Councillor Lester says the court issued a decision last week that confirmed that the wooden structure did not comply with rules in the District Plan.
Pending the expiration of the appeal period later this month, it is the Council’s intention to formally instruct the owner of the structure to pull it down as soon as possible.
He says the court decision is the culmination of a “terribly unfortunate, unpleasant and protracted” dispute between neighbours over privacy issues. Under the previous interpretation of the district plan, Council planners had concluded that they could not stop the structure from being built because it met the rules of the District Plan.
“Our planners, like most observers, agreed that the structure was an ugly imposition that blocked a great view. Unfortunately rules are rules – and while the District Plan works well in 99% of cases, there will always be cases like the Roseneath one where the results are to no-one’s satisfaction.”
The Council’s Transport and Urban Development Committee Chair, Cr Andy Foster, has asked Council officials for a briefing at next Thursday’s committee meeting on the Roseneath saga and on the implications of the Environment Court decision.
He says one of the implications is that the important height to boundary rules in the District Plan – which exist to ensure property owners are not unduly shaded from the sun by structures on adjoining properties – have been called into question. This could have an impact on property owners wishing to build on sloping sections.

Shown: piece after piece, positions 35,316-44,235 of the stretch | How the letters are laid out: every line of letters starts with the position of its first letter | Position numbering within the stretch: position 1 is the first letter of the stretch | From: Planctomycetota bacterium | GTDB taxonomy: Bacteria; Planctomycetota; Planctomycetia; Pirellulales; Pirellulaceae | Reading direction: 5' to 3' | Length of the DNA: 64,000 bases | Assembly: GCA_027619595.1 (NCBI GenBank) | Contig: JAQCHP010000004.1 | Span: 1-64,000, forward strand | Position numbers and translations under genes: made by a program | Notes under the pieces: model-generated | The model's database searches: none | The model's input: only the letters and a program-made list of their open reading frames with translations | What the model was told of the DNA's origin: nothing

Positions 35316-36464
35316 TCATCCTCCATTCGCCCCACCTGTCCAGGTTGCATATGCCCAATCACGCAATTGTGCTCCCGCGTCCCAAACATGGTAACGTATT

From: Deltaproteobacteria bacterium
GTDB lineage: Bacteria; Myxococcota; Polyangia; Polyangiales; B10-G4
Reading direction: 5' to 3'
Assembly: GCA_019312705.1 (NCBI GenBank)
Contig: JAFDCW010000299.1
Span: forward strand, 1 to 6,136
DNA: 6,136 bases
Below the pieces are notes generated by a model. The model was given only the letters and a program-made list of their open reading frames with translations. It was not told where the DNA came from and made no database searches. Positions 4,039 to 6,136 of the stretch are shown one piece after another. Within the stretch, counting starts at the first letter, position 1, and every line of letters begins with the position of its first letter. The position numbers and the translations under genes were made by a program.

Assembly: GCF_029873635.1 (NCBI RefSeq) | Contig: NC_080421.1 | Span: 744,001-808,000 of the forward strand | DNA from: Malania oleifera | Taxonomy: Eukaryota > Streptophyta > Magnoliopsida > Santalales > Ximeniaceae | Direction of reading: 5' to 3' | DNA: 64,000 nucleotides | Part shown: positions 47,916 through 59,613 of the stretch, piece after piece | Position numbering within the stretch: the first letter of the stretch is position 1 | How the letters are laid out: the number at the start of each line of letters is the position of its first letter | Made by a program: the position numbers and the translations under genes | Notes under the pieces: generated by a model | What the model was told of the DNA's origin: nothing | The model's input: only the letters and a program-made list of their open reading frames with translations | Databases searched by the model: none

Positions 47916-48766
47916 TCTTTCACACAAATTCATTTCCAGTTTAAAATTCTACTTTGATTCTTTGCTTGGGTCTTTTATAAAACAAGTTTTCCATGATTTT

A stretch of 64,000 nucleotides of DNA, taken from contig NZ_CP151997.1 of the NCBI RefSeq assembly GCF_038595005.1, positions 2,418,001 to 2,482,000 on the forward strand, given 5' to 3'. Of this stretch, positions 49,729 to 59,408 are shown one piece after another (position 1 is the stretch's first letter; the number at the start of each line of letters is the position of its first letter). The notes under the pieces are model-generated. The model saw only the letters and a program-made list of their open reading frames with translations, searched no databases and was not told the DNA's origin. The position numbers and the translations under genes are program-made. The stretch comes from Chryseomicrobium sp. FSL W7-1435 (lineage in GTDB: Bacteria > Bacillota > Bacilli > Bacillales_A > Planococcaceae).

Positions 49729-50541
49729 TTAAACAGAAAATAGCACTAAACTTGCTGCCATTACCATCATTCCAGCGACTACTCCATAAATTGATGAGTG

“The ruling means that the home occupied by Mr and Mrs Aitchison, if built now, would not comply with the District Plan because it exceeds the sunlight planes.”
The Council’s City Planning Manager, Warren Ulusele, says he and other planning staff and lawyers had attempted to resolve the situation in discussions with Mr Aitchison before the Environment Court hearing but the Council’s offer to jointly tackle the situation in the court was rejected by Mr Aitchison.
“Everyone agrees that the structure was not a great outcome, but we must also be mindful of applying rules consistently for all property owners. It is not in the best interest of our city to have the Council unnecessarily intervening, or adding costs, for owners wanting to undertake legitimate development of their own property.
“We will review our approach to the District Plan and our interpretation of the rules relating to views and sunlight access planes - the court decision has significant implications for the rights of property owners to build on sloping sites where other houses are close by.”